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Figure 6. IL-21 delivery impairs IL-2ic driven expansion of Treg cells.

Expression vectors encoding the IL-21 gene fused with the hIgG1 (IL-21pDNA) or a control hIgG1 gene (ctrl pDNA) alone were delivered to C57BL/6 mice by hydrodynamic injection 24 h prior injection of IL-2ic. Alternatively, IL-2ic treated C57BL/6 WT mice were injected with 2 µg of IL-21-hIgG1 fusion protein consecutively every 12 h from days 0–5. Foxp3+ Treg cells were measured (A) in the blood at days indicated and (B) in spleen and liver at day 6 by flow cytometry. (C) Marginal zone B cells in the spleen at day 6. Values show percentages of Foxp3+ T cells of CD4+ T cells (A, B) and CD21+CD23low of CD19+ cells (C). Dots represent individual mice and lines indicate averages (*p≤0.05).

doi:10.1371/journal.ppat.1003362.g006

Discussion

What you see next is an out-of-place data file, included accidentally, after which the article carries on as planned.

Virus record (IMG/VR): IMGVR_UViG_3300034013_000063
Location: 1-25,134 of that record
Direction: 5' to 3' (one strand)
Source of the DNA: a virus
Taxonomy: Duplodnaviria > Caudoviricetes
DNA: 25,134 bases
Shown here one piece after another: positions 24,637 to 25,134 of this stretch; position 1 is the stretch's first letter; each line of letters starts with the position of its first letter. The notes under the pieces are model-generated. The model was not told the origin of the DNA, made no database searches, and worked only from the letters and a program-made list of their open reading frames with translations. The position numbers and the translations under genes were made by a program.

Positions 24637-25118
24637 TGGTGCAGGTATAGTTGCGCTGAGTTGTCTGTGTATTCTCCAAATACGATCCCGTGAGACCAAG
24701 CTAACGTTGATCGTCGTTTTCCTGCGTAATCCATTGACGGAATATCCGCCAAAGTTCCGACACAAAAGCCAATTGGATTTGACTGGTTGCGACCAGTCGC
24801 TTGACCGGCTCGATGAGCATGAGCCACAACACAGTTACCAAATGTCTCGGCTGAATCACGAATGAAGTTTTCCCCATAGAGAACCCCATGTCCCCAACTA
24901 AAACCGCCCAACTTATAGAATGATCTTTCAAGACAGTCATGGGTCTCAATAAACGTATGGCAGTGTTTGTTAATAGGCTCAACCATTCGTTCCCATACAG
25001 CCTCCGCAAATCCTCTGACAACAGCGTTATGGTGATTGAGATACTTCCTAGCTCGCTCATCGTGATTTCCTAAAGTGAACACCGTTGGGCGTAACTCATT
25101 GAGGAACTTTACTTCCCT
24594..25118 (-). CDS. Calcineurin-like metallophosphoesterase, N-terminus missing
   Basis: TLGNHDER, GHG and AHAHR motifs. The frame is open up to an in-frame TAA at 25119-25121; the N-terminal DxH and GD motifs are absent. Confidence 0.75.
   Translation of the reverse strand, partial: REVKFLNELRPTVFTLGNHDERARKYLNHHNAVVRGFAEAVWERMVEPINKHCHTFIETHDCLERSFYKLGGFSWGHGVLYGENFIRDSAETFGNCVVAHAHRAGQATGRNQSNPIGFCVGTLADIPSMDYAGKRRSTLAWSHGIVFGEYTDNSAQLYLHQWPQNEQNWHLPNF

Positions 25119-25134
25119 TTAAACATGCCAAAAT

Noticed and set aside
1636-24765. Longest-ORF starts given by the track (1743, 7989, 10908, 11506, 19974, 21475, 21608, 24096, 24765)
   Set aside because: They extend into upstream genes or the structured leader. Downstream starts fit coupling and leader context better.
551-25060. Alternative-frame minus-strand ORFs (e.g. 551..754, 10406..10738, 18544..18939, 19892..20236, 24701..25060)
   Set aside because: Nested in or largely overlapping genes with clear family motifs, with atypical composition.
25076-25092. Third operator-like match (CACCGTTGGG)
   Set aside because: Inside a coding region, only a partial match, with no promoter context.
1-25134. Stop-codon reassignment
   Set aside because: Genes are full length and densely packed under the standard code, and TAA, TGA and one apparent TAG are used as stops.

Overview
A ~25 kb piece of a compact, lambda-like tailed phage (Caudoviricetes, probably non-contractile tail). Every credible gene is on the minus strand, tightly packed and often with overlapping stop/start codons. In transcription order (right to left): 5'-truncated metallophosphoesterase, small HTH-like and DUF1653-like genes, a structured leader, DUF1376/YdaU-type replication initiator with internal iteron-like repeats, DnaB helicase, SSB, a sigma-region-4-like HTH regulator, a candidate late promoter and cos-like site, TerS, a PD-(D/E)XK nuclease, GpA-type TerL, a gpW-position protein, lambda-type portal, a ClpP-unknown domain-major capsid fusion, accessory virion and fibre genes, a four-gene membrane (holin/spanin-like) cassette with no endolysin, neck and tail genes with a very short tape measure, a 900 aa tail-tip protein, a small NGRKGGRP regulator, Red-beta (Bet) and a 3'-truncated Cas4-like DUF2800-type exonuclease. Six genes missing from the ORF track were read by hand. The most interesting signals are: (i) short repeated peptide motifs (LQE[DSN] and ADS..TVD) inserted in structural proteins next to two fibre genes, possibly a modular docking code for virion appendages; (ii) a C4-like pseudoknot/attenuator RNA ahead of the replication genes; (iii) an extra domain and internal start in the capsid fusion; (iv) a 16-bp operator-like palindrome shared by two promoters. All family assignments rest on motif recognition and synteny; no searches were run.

T cell exhaustion represents a state of T cell dysfunction associated with clinically relevant diseases, such as persistent viral infections or cancer. Even though the molecular signature of exhausted T cells has been characterized in detail at the functional and transcriptional level [32], [34], we are only beginning to understand the immunological mechanisms that support or counteract the development of T cell exhaustion during chronic infections [35]. In this study we report two major findings that establish a pathway of T cell exhaustion mediated by Treg cells during viral infection, and indicate its modulation by both, the pathogen and the host. First, we show that a persistence-inducing virus triggers the massive proliferation of Treg cells between days 9–20 post infection and demonstrate the potential of Treg cells to promote T cell exhaustion and chronic infection. Second, we identify IL-21 as a crucial host factor that antagonizes this virus-driven expansion of the Treg cell population. Together, these results suggest enhanced Treg cell responses as a mechanism of immune evasion that could be therapeutically targeted with IL-21.